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"When I chose field peas for this year and plugged it into my field program it didn't look like I'd make any money on them but with the nitrogen they put into the ground, I'll come out ahead. For example, if my peas yield 50 bu/ac they give me 30lbs of actual nitrogen for next year's crop. At $0.45/lb for N, I'm ahead $13.50/acre." Brian is flexible in choosing how much fertilizer to apply to each field: "I get soil tests taken and a lot of my decision will be based on that soil test and what I need to apply for my target yield," he says. "If the target yield doesn't pencil out for the cost of producing the crop, then I adjust accordingly." Commodity prices are a key factor in Brian's decision as to how many acres he grows of each crop: "Mustard prices were terrible last year so I substituted safflower, winter wheat and hard white wheat," he explains. "We run a fine line on profit margins, so we have to be really aware of our fixed and variable costs," says Brian. "Fertilizer prices can determine what we seed. We may seed more pulse crops with higher fertilizer prices. If we see a 25% increase in the cost of fertilizer this spring, we won't be able to seed the full 2/3 of our acres. Fertilizer, chemical and fuel are the three input costs we have no control over. I don't believe in planting a crop just for the sake of paying my fertilizer and chemical bill. There has to be a dollar left for me at the end of the day." Weed Management "When it comes to making decisions on herbicides, I consider cost, weed pressure and return on that investment," says Brian. "I won't get trapped into believing I have to kill every weed out there." "My weed spectrum has changed with direct seeding from a lot of hard-to-kill weeds like buckwheat and Russian thistle to more easyto-kill weeds like stinkweed and flixweed, controlled with a spring burn-off" explains Brian. "I've also noticed a significant decrease in my wild oat pressure. I attribute that to less disturbance and seeding with a narrow opener." "In continuous cropping, we were having quite a time with Canada thistle," says Brian. "Now that I am chemfallowing, I am getting control of my Canada thistle. I haven't used pre-harvest glyphosate because of the cost. It just doesn't pencil out for me." Brian is careful with his use of residual herbicides in order to maintain flexibility in his crop rotation: "I avoid most residual chemicals to give me more options for what I can seed," he says. "I will use pre-emergent Edge prior to safflower and yellow mustard but it means I have to be careful if I want to follow these crops with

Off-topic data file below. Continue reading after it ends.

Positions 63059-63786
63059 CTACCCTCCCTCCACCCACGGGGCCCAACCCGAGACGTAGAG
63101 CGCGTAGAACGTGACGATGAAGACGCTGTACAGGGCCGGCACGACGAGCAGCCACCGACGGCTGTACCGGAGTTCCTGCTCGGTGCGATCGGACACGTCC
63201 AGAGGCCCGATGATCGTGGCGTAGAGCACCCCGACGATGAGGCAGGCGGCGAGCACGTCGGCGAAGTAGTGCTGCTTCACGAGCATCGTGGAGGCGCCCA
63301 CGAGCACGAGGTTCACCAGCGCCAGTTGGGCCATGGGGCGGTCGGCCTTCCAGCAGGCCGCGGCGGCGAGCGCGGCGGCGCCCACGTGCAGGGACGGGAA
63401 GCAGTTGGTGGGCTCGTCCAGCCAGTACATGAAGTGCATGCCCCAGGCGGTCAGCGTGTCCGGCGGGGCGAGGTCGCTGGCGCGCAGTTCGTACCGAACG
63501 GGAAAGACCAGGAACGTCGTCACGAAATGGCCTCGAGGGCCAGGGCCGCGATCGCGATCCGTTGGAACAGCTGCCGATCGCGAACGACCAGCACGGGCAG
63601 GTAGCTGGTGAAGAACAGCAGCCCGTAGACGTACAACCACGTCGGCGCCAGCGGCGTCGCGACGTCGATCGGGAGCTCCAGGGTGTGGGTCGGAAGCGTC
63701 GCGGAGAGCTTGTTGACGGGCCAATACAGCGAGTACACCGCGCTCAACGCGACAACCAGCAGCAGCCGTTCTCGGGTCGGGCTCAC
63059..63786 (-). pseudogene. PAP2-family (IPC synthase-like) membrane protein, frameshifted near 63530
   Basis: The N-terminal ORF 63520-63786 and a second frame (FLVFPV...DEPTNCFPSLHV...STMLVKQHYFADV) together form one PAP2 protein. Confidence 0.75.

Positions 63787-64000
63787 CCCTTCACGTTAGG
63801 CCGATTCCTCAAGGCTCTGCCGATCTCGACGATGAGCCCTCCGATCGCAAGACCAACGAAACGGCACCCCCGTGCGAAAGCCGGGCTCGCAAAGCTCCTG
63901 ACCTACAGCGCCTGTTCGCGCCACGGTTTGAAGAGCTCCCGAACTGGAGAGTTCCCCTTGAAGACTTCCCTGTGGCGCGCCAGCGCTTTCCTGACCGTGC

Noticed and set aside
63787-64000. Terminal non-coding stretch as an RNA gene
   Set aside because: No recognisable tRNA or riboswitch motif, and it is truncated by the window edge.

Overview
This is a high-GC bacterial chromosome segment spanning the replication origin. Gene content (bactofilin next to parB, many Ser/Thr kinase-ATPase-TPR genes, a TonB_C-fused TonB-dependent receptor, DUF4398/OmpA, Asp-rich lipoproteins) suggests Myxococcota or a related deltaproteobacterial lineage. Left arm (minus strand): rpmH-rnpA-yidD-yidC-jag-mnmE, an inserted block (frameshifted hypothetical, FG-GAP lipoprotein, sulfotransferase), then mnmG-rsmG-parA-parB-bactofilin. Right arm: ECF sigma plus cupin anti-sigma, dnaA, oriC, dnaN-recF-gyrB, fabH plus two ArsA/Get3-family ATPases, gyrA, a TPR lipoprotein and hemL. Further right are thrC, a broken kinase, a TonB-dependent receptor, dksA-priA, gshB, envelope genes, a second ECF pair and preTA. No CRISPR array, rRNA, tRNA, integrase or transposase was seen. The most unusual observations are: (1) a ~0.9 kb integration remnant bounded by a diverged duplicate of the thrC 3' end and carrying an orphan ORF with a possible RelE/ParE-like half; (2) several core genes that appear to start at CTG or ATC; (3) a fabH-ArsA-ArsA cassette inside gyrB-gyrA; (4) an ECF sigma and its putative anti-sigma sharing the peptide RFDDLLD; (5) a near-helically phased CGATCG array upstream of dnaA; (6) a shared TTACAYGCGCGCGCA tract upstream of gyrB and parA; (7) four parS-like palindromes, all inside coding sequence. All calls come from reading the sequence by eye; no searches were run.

durum and winter wheat." Moisture "Moisture is a big consideration in deciding what crops to grow in my rotation," says Brian. ""I try to seed about 700 acres of winter wheat if I have enough moisture. I need to have 1 inch of rain in the fall to get the crop started. On my farm, having enough moisture to get the crop established is more critical than having snow cover to protect the winter wheat from cold temperatures. I like to seed winter wheat into mustard ground but in a dry year, I won't - I'll substitute barley. Residual from the Edge I use prior to seeding mustard can affect the survival of my winter wheat. In a wet year, I have my choice of seeding winter wheat, barley, or durum without any problems." Field Selection Brian's cropping choices are often limited by the condition of the land he has available: "I have saline land that is best suited to barley or wheat," he says. "I also have some hills that eroded years ago that need special attention to avoid further erosion. "I don't want to put peas on fields that have a high weed pressure. Last year I put peas on a newly acquired land and ended up with a mess of Canada thistle. It was a reminder of how important it is to know your field history and to use that in your cropping decisions." Changes with Direct Seeding Brian is pleased with the changes he has made on his farm: "I don't worry about wind erosion since I switched to direct seeding," he says. "Even in 2001 with the worst crop I've ever grown, erosion was not a concern. "When you leave the land undisturbed, it's surprising how many deer and antelope, ducks, rabbits and racoons will make their home there. That's a bonus." "The biggest change with direct seeding is that I'm not wearing out my equipment," says Brian. "I haven't replaced my tractor in 20 years. The cost of my iron is less now that I'm not summer fallowing. There is a trade-off between reduced machinery costs and increased chemical and fertilizer costs with direct seeding. It takes a pretty sharp pencil to make a dollar either way." Despite the struggles of the worst economic reality since he began farming, Brian presses on: "The success I see is the improvement in the quality of my land in the last five years," he says. "It's alive again! When I go out in the spring to seed and see all those earthworms in the soil - it tells me we're doing something right."

Brian's crop rotation varies depending on markets, moisture and weed pressure but he follows a few basic principles. "I do not repeat any crop - for example, growing durum on durum stubble," says Brian. "I try to grow an oilseed or pulse followed by a winter or spring cereal in order to reduce disease pressures. "Doing a good job of in-crop weed control can be tough in pulse and oilseed crops. If I have an emerging weed problem in a field, I clean it up with either a cereal or chemfallow the following year.

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"As a rule of thumb, I try to keep the combined cost of my broadleaf and grassy weed control at less than $20/acre." "I won't chemfallow pea ground- I put it into wheat," says Brian. "Peas fix nitrogen and I want to use that to my advantage. There isn't a lot of residue left after peas and I am careful to avoid soil erosion. Wheat provides residue cover for the land and allows me to gain from the rotational benefits of peas."